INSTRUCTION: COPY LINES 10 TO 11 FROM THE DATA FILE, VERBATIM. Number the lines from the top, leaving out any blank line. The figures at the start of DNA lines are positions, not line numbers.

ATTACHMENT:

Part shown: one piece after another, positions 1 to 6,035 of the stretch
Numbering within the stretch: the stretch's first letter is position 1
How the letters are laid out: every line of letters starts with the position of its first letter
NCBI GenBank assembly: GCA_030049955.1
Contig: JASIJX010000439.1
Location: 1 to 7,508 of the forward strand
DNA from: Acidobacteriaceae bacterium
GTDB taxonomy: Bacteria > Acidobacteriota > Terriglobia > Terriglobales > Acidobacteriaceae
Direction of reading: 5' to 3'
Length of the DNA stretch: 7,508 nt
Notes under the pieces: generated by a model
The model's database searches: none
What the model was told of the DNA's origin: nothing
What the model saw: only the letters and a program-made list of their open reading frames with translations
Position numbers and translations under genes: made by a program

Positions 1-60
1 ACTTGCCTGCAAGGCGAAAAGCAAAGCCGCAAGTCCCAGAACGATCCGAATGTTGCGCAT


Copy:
Length of the DNA stretch: 7,508 nt
Notes under the pieces: generated by a model